Young Piper Plays Music To Whisky Casks To Enhance Spirit’s Flavor

By Gary Carter / July 10, 2021

He’s an award-winning piper that’s taken a turn at playing his music to casks of whisky, just before the juice goes to bottle, in search of more flavor.

Ali Levack, frontman of Scottish trad band Project Smok, recently joined forces with Wee Smoky, a whisky brand looking to attract a new audience to Scotch. Together, this pairing is releasing a single and a bottle in what’s seen by them as perfect harmony.

Levack, a piper and whistleman who hails from Dingwall, Scotland, and was BBC Radio Scotland’s Young Traditional Musician of 2020, played to the whisky casks to enhance the flavor, a process known as sonic-aging.

Ali Levack, frontman of Scottish trad band Project Smok

Ali Levack, frontman of Scottish trad band Project Smok, plays pipe music to casks (image via Wee Smoky)

The partnership began when Project Smok auctioned naming rights to their new single in a creative way to tackle loss of income due to the cancellation of live gigs during the Covid pandemic.

Wee Smoky won the auction, and is celebrating the release of the song “Wee Smoky” with its own release of 550 special edition bottles, with £1 from each bottle going to the neo-trad trio.

Levack said in a prepared statement that playing to whisky casks was a completely new experience. “I loved being part of the whole process, from playing our music to the whisky while it aged to drinking it while listening to our recorded song. The song and the whisky go very well together.”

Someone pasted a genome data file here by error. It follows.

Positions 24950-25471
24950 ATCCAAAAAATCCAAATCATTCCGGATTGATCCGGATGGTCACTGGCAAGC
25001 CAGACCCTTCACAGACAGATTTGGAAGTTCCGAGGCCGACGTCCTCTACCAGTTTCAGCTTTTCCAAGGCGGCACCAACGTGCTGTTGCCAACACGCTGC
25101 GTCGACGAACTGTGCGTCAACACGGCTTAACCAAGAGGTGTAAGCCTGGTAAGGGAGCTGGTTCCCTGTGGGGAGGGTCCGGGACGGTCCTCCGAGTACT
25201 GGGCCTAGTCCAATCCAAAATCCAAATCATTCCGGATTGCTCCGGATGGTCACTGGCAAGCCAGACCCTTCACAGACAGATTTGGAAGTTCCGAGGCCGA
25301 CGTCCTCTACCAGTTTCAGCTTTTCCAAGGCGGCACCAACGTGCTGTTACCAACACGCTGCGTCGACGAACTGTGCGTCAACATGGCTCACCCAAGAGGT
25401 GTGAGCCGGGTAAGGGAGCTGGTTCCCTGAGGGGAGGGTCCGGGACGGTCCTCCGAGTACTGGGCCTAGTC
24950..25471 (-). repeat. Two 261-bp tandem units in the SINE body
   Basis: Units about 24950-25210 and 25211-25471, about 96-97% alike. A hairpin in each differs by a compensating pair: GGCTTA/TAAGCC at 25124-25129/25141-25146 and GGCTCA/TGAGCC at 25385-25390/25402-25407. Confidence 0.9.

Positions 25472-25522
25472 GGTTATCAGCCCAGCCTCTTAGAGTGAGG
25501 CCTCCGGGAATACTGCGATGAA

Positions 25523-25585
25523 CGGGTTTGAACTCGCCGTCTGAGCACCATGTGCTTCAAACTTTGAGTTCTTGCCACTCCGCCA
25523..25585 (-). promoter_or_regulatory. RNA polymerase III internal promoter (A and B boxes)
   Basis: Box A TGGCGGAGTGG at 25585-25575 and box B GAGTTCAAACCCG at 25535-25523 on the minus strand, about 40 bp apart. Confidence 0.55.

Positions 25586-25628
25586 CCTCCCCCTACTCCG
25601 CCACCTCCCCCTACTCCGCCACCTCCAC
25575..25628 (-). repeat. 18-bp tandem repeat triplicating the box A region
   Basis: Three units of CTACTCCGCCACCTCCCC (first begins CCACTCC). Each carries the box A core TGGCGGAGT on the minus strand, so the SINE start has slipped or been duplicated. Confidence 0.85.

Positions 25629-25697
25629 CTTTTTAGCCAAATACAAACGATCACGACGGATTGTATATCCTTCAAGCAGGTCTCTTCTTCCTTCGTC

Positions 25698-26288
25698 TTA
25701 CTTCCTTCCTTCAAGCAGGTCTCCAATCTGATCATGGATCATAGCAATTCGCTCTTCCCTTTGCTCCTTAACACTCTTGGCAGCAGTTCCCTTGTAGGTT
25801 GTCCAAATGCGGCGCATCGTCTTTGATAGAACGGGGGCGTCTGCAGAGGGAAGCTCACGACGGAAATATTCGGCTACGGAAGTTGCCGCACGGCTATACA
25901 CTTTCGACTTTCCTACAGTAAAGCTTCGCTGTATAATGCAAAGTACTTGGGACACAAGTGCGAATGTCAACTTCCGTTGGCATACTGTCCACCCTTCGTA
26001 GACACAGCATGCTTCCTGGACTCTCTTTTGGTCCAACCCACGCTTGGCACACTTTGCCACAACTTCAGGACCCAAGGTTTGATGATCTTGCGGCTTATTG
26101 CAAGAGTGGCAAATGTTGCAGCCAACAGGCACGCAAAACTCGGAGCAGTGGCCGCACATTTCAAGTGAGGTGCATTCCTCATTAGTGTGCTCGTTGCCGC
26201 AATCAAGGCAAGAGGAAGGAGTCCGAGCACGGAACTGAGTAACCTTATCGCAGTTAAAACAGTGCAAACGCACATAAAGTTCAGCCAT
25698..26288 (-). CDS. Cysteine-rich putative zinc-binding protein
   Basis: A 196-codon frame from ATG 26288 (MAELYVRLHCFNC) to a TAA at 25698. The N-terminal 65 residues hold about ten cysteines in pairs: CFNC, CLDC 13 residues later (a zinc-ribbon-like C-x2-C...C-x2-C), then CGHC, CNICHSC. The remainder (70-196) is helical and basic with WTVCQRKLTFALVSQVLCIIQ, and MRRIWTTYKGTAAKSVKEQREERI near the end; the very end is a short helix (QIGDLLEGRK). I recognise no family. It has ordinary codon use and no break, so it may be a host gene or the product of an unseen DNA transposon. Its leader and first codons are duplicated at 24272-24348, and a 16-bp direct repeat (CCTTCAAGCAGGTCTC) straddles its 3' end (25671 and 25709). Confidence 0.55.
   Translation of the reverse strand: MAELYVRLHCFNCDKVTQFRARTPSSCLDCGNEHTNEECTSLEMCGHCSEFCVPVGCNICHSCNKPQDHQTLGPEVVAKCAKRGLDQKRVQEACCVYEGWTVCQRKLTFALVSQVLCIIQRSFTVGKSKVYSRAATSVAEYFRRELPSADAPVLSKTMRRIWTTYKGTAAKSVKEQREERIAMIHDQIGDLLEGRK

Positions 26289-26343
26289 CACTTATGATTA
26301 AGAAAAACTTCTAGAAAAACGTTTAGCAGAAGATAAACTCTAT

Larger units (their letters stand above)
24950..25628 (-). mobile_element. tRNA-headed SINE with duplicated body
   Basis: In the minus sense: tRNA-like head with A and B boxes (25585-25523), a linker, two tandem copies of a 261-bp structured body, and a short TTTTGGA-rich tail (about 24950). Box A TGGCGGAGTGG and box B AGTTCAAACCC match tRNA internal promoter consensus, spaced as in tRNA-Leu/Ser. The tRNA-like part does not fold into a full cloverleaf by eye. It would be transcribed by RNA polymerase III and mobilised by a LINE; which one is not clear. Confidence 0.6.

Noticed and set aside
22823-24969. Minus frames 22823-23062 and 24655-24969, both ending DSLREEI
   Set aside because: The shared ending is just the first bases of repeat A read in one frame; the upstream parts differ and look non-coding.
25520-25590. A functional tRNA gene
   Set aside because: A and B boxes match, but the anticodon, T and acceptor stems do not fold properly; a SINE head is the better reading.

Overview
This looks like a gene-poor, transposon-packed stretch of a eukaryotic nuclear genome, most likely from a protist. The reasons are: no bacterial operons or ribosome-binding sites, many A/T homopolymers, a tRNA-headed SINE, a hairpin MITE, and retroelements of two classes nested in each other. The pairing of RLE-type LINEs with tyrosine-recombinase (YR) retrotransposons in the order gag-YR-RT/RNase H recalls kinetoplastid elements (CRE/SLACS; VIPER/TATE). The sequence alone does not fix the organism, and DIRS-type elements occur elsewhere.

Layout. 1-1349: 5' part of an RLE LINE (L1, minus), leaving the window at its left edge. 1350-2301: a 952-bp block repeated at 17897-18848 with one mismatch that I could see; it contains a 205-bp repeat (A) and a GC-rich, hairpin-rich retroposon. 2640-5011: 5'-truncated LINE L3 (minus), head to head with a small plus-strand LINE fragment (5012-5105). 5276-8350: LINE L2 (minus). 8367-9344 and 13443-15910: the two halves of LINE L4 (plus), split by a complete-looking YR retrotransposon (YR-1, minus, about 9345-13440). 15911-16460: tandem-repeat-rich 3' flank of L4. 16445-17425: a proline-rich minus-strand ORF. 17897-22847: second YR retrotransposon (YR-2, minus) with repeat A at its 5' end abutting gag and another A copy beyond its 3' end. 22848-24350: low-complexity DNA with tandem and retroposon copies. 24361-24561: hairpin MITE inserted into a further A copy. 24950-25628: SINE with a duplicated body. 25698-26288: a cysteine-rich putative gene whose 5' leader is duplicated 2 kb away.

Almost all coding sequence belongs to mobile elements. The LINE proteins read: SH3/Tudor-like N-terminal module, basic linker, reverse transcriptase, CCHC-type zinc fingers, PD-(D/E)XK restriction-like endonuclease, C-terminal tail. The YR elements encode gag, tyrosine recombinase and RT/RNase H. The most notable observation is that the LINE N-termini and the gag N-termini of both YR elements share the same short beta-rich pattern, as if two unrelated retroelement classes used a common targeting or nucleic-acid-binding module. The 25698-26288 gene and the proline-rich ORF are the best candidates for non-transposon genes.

When the world ground to a halt in March of 2020, Levack and bandmates didn’t know where they’d be after a year or more of lockdown.

“We had to think outside the box as to how we could generate income until we could start playing live music again,” he said. “Auctioning off naming rights to a song was an idea we didn’t think would work, but it has ended up with us having our own whisky named after us, which is a dream come true.”

On the Wee Smoky “Project Smok” bottles will be a QR code, which will take drinkers directly to the song “Wee Smoky” on Spotify.

“Music is part of everything we do. Our whisky is best enjoyed with music so it was natural to experiment to see how music could enhance the flavor,” said Rory Gammell, Wee Smoky’s founder. “My dream was for Project Smok to headline our launch party. Unfortunately, those plans were put on hold. Nobody embodies the spirit of our brand quite like them. They’re non-conformist and I couldn’t think of a better example of Scottish flair – they’re a remarkable band with a unique sound.”

And, for historical context, the concept of “sonic-aging” goes back to the 18th and 19th centuries, when vibrations in oak casks caused by transit across the seas were considered essential to the aging process of liquors including whisky. It is thought that by playing music to casks, these vibrations can be recreated, enhancing the flavor of batches by accelerating the way liquor reacts with the wood.